The N-termini of bacterial lipoproteins are acylated with a (S)-(2,3-bisacyloxypropyl)cysteinyl residue. Lipopeptides derived from lipoproteins activate innate immune responses by engaging Toll-like receptor 2 (TLR2) and are highly immunostimulatory and yet without apparent toxicity in animal models. The lipopeptides may therefore be useful as potential immunotherapeutic agents. Previous structure-activity relationships in such lipopeptides have largely been obtained using murine cells, and it is now clear that significant species-specific differences exist between human and murine TLR responses. We have examined in detail the role of the highly conserved Cys residue as well as the geometry and stereochemistry of the Cys-Ser dipeptide unit. (R)-Diacylthioglycerol analogues are maximally active in reporter gene assays using human TLR2. The Cys-Ser dipeptide unit represents the minimal part-structure, but its stereochemistry was found not to be a critical determinant of activity. The thioether bridge between the diacyl and dipeptide units is crucial, and replacement by an oxoether bridge results in a dramatic decrease in activity. PMID:20302301

Wu, Wenyan; Li, Rongti; Malladi, Subbalakshmi S; Warshakoon, Hemamali J; Kimbrell, Matthew R; Amolins, Michael W; Ukani, Rehman; Datta, Apurba; David, Sunil A

2010-04-22

283

Structure-Activity Relationships in Toll-like Receptor-2 agonistic Diacylthioglycerol Lipopeptides  

PubMed Central

The N-termini of bacterial lipoproteins are acylated with a (S)-(2,3-bisacyloxypropyl)cysteinyl residue. Lipopeptides derived from lipoproteins activate innate immune responses by engaging Toll-like receptor 2 (TLR2), and are highly immunostimulatory and yet without apparent toxicity in animal models. The lipopeptides may therefore be useful as potential immunotherapeutic agents. Previous structure-activity relationships in such lipopeptides have largely been obtained using murine cells and it is now clear that significant species-specific differences exist between human and murine TLR responses. We have examined in detail the role of the highly conserved Cys residue as well as the geometry and stereochemistry of the Cys-Ser dipeptide unit. (R)-diacylthioglycerol analogues are maximally active in reporter gene assays using human TLR2. The Cys-Ser dipeptide unit represents the minimal part-structure, but its stereochemistry was found not to be a critical determinant of activity. The thioether bridge between the diacyl and dipeptide units is crucial, and replacement by an oxoether bridge results in a dramatic decrease in activity.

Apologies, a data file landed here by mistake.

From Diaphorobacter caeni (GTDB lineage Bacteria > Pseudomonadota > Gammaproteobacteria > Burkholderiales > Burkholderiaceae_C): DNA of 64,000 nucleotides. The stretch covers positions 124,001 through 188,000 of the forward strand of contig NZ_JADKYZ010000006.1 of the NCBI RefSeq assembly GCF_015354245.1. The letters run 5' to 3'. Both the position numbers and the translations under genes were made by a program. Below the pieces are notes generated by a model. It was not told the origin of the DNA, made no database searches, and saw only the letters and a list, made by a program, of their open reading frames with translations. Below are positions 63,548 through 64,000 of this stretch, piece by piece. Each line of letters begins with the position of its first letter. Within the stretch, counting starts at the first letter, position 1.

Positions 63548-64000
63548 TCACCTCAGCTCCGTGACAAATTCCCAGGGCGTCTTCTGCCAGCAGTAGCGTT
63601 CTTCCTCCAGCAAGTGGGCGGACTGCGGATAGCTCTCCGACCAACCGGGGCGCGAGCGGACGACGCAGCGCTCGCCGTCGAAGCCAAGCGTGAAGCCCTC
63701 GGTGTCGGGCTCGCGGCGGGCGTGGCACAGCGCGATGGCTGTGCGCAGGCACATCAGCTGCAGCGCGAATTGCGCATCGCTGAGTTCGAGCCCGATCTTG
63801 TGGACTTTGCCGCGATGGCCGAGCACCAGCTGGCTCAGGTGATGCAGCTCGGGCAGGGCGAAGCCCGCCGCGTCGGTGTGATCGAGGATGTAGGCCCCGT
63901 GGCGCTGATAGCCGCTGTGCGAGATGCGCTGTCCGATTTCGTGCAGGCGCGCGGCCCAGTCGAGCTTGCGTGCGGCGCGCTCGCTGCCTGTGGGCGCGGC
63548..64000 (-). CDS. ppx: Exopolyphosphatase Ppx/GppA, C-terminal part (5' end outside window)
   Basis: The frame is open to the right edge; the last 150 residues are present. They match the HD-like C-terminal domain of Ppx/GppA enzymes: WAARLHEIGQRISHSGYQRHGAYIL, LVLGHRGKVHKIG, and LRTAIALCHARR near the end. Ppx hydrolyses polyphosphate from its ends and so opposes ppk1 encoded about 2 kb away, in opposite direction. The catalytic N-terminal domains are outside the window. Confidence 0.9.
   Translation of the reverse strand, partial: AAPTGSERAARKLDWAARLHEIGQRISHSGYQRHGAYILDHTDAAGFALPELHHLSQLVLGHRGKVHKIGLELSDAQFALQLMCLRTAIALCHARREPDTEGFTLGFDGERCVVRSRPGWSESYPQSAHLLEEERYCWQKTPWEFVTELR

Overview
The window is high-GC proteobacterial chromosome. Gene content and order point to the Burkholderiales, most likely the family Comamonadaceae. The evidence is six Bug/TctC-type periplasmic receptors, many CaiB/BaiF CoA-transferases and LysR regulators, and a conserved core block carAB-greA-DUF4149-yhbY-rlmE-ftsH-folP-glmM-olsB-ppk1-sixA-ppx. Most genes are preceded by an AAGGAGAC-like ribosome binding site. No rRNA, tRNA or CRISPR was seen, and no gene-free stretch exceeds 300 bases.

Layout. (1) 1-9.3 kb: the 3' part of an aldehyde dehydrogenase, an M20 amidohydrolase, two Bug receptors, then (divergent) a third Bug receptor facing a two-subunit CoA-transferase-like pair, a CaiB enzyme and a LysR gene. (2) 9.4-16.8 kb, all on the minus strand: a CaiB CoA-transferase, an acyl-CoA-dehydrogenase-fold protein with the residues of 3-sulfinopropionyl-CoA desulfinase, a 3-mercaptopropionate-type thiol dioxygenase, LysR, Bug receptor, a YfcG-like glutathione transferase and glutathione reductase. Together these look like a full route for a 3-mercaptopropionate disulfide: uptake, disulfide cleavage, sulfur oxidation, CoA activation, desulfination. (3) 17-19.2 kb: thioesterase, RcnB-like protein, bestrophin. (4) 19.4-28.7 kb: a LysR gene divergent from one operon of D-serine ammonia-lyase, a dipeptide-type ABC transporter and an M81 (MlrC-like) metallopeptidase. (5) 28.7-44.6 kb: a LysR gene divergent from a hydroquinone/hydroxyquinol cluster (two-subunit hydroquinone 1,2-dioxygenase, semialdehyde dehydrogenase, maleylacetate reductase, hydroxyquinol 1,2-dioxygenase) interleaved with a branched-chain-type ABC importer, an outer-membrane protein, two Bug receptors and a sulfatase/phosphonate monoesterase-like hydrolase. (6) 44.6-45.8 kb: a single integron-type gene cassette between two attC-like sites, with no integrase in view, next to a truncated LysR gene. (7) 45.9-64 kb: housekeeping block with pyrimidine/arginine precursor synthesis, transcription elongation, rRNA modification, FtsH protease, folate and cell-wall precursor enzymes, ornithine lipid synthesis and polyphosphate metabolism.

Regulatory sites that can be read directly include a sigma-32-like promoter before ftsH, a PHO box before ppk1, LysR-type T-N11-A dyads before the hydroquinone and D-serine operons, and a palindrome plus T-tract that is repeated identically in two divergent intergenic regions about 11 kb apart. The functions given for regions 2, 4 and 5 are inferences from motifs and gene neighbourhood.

Wu, Wenyan; Li, Rongti; Malladi, Subbalakshmi S.; Warshakoon, Hemamali J.; Kimbrell, Matthew R.; Amolins, Michael W.; Ukani, Rehman; Datta, Apurba; David, Sunil A.

2010-01-01

284

Synthesis and cannabinoid activity of 1-substituted-indole-3-oxadiazole derivatives: novel agonists for the CB1 receptor.  

PubMed

An exploratory chemical effort has been undertaken to develop a novel series of compounds as selective CB(1) agonists. It is hoped that compounds of this type will have clinical utility in pain control, and cerebral ischaemia following stroke or traumatic head injury. We report here medicinal chemistry studies directed towards the investigation of a series of 1-substituted-indole-3-oxadiazoles as potential CB(1) agonists. PMID:17582659

Moloney, Gerard P; Angus, James A; Robertson, Alan D; Stoermer, Martin J; Robinson, Michael; Wright, Christine E; McRae, Ken; Christopoulos, Arthur

2007-05-06

285

Some implications of receptor theory for in vivo assessment of agonists, antagonists and inverse agonists  

PubMed Central

Drug effects can be classified into three major phenotypes: agonist, antagonist and inverse agonist. Agonist and inverse agonist effects are associated with receptor activation and inactivation, respectively, whereas antagonism implies that a drug produces no effect when administered alone but blocks the effects of agonists and inverse agonists. Attention has only recently begun to focus on the theoretical and clinical implications of inverse agonists, and studies of inverse agonism have also stimulated revisions in receptor theory. This commentary addresses two specific issues related to the application of receptor theory to studies of inverse agonists in vivo. First, principles of receptor theory suggest that increasing drug doses produce a graded pharmacological stimulus that is transduced by receptor-containing tissue into a biological response. However, assays vary in their ability to detect those responses, and any given assay provides only a narrow window on the full range of underlying drug effects. Consequently, in vivo assessment of inverse agonists will benefit from development of assays sensitive to graded inverse agonist effects. Second, detection of inverse agonist effects requires some preexisting level of receptor activity (or tone). This tone can result from at least two sources: (a) endogenous ligands for the receptor, or (b) constitutive receptor activity. Strategies for discriminating these two sources of tone will also contribute to the in vivo assessment of inverse agonist effects. Studies with intermediate efficacy ligands may be especially helpful in this regard, because their effects are differentially influenced by endogenous agonist tone versus constitutive receptor tone.